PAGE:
Unearthing a tyrant in the family

We genealogists have an inevitable tendency to visualize all our ancestors through the lens of romanticism and redemption. In most cases we may well be very near the mark, as I am sure many of our forebears were generally nice people. But unfortunately (and somewhat excitingly) every now and then you find yourself unearthing quite the reverse. And this is exactly what has happened to me while researching the life of my 5x great-grandfather Alonso.

Puerto del Son (or Porto do Son), where my ancestors lived and quarrelled.

Alonso was born in Puerto del Son, in the north-west of Spain, in 1765, his parents’ first son and child. His father was a local notary, and therefore would have enjoyed a certain social standing among the local community. Alonso’s mother came from an old, prestigious family connected to some of the oldest families in the region, which undoubtedly helped her husband in his long professional career. The family was certainly comfortable thanks to the fact that neither Alonso’s mother or father had any surviving siblings, and thus their respective families’ entire property would have eventually been passed on to them.

Alonso was the eldest of eight children, one of whom died in childhood. At least one of his brothers became a notary as well, and another one had a rocketing career in economics and liberal politics which led him to actively participate in the drafting of the 1812 Spanish Constitution and eventually become, albeit briefly, the President of the Congress of Deputies of Spain.

But Alonso was not a liberal; far from it, as we shall see. Being the eldest son, he probably developed an arrogant personality early on in his life. He was also a philanderer. In 1786, when he was just 21 years old, he jumped the guns and left a local girl pregnant (and not just any girl, but the daughter of a notary from a neighbouring village). It took months for the families to decide whether the match would be an appropriate one, but eventually they went ahead, and Alonso married his intended in early 1787, only two months before the birth of their child, who died shortly thereafter.

Jacoba, Alonso’s wife and senior by eight years, belonged to an even wealthier and respectable family than his who I am sure would have feared for their lives when inexperienced Jacoba, their only surviving daughter, was made pregnant by the local waster (Alonso had no job at the time). It seems that the match was a good one, despite their rather unconventional start, and they went on to have a further eleven children within just thirteen years of marriage. In fact, Jacoba was constantly pregnant during her marital life, enjoying short intervals of three or four months between giving birth to one child and becoming pregnant once again. But having Jacoba as his wife must have been a good prospect for Alonso, who five years into his advantageous marriage became a notary himself, clearly following the steps of his father and grandfather.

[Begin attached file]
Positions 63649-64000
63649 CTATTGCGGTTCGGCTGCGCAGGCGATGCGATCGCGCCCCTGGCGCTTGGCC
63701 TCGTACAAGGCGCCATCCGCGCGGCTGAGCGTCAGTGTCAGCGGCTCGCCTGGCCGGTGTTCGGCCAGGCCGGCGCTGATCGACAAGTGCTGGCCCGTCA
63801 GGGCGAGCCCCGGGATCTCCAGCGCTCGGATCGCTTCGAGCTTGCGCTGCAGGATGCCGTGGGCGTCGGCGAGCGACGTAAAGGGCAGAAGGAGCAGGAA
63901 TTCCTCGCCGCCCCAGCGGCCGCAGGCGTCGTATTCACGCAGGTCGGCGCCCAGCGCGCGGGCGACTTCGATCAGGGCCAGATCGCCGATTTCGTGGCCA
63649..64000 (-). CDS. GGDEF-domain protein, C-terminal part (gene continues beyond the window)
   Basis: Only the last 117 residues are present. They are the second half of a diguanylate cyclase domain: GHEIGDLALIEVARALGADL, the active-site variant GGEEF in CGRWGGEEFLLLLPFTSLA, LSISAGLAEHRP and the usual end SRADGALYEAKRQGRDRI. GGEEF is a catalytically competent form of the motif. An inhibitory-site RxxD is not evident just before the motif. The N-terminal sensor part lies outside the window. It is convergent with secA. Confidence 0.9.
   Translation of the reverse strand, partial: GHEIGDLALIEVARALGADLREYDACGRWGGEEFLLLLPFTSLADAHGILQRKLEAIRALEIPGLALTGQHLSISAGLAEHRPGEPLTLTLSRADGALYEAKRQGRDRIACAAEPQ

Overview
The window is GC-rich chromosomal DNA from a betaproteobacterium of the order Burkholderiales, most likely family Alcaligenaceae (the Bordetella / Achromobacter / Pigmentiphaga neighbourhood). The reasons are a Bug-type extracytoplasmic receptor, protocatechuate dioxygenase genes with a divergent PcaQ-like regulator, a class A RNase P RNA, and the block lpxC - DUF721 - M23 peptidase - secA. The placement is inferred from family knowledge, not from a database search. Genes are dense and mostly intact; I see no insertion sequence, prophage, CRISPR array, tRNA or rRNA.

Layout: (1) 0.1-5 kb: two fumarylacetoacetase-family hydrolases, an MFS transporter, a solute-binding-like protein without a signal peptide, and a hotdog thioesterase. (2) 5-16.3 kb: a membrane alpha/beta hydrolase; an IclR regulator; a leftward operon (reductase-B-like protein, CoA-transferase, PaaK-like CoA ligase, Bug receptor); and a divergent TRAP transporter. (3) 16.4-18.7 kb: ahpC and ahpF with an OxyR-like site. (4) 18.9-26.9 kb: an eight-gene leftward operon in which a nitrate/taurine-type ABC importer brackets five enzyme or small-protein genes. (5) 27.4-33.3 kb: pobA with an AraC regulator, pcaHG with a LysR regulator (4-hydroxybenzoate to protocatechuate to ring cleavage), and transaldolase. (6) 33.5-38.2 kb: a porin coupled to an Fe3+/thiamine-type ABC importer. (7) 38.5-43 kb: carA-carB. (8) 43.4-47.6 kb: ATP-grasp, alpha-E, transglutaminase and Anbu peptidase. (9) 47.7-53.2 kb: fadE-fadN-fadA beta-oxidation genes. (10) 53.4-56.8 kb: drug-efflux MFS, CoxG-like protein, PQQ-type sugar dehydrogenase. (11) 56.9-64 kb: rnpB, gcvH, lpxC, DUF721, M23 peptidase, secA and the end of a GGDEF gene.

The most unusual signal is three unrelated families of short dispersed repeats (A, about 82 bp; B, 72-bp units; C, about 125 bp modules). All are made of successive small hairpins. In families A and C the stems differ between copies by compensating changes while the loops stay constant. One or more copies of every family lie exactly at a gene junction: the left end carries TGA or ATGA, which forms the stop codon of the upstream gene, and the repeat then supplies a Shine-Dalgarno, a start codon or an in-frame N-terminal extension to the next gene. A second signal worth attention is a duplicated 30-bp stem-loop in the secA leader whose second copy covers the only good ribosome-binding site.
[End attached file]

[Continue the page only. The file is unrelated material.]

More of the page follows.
Jacoba's death coincided with the proclamation of the first Spanish Constitution, in 1812.

All seems well until 1812 when Jacoba died aged just 54 years, and left Alonso to raise their nine surviving children. Jacoba, being an only child herself, was the heiress of a family house built by her grandparents shortly before she was born. The property, which could only be passed on from father to eldest son, went to Jacoba’s father and from him to her without causing much trouble. But the problems started as soon as Jacoba was dead and buried. Her eldest surviving son Miguel (my 4x great-grandfather) was only a young man of 16 at the time of his mother’s death, and thus was nine years short of being legally considered an adult, according to Spanish law at the time. His father, therefore, was sworn in as the protector of his wife’s house until young Miguel came of age.